The First Art Newspaper on the Net   Established in 1996 United States Wednesday, April 25, 2018

New Museum Presents First New York Solo Exhibition by Thai Artist Apichatpong Weerasethakul
Primitive, 2009. 2-channel synchronized video, color, sound, with English subtitles, 29:35 min. Courtesy the artist and Illuminations Films.

NEW YORK, NY.- “Apichatpong Weerasethakul: Primitive” is the first New York exhibition devoted to the work of internationally acclaimed Thai artist and filmmaker Apichatpong Weerasethakul (b. 1970, Bangkok). Primitive—which is had its American debut at the New Museum—is his most ambitious project to date: a new multi-platform work consisting of an installation of seven videos and related works. The exhibition is on view from May 19 through July 3, 2011.

Weerasethakul’s films and videos are often set in the lush forests and quiet villages of the rural Isaan region of northeast Thailand, where the artist spent his childhood. His films use inventive narrative structures to explore intersections between man and nature, rural and urban life, and personal and political memory. Surreal imagery and a sensuous, languid pace give his work a dreamlike quality. Characters shift identities and species fluidly and often reappear in subsequent films. Eschewing Western cinematic references, Weerasethakul’s filmic language draws upon a range of local influences, from Thai folklore to television soap operas and movies. His most recent film Uncle Boonmee Who Can Recall Past Lives won the prestigious Palme d’or Prize at the 2010 Cannes Film Festival.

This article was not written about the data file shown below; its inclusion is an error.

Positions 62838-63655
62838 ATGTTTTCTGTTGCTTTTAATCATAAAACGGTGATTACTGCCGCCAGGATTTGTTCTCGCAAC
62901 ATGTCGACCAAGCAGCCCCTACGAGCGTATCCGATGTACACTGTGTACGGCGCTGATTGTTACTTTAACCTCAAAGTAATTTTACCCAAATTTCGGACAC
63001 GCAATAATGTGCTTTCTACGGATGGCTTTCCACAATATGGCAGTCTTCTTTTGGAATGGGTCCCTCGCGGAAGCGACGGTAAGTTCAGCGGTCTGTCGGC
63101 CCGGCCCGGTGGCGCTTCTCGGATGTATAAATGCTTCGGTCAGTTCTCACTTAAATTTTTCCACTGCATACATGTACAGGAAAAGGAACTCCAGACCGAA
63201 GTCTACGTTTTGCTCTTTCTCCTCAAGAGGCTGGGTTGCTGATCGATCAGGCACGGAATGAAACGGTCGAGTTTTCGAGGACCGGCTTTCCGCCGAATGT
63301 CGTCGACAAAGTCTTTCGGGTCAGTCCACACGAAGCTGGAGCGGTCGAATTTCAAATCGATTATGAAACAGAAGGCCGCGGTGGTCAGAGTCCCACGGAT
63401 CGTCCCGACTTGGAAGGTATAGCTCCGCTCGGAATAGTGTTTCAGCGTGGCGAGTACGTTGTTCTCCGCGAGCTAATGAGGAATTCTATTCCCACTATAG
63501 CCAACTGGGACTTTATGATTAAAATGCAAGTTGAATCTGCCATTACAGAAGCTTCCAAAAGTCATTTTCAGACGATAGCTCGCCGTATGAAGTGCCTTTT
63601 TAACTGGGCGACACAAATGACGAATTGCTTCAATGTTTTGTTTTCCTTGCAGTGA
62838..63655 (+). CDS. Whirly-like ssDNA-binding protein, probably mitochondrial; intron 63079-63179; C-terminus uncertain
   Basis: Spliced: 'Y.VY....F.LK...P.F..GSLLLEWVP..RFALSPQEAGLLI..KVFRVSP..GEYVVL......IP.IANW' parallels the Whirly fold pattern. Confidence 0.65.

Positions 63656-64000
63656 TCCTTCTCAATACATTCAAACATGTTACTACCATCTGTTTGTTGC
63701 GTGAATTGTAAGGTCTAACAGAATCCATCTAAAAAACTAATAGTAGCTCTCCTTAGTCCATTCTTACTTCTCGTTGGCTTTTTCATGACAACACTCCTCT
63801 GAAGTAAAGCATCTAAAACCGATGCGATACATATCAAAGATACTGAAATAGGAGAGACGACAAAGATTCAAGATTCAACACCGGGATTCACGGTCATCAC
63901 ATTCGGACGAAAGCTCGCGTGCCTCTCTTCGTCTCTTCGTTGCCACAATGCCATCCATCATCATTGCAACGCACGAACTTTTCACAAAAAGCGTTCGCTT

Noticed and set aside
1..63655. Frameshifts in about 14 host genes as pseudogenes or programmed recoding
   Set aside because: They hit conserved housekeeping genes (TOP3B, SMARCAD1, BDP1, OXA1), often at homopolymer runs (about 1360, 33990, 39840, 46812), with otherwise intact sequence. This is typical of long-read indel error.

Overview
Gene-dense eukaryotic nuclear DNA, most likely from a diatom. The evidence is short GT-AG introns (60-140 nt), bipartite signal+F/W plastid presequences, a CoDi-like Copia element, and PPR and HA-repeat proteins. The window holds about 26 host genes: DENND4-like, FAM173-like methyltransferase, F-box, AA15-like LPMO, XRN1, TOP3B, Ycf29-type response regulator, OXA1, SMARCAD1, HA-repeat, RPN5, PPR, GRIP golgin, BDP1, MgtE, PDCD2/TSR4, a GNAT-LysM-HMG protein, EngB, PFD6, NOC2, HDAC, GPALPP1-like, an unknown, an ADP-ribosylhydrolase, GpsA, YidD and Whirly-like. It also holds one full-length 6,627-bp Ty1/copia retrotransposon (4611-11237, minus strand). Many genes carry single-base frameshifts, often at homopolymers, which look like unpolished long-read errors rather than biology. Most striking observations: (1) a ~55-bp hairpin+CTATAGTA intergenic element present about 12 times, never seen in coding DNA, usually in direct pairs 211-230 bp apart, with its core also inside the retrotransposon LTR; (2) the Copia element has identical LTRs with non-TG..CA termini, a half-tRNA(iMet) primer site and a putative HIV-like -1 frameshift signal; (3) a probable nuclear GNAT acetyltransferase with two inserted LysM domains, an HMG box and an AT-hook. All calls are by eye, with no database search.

Weerasethakul’s Tropical Malady won a jury prize at Cannes in 2004; two years earlier, his Blissfully Yours won the top prize in the Un Certain Regard program at the Festival. In 2008, he received the Fine Prize from the 55th Carnegie International, US; and in 2010 he was one of four finalists for the Solomon R. Guggenheim Museum’s Hugo Boss Award.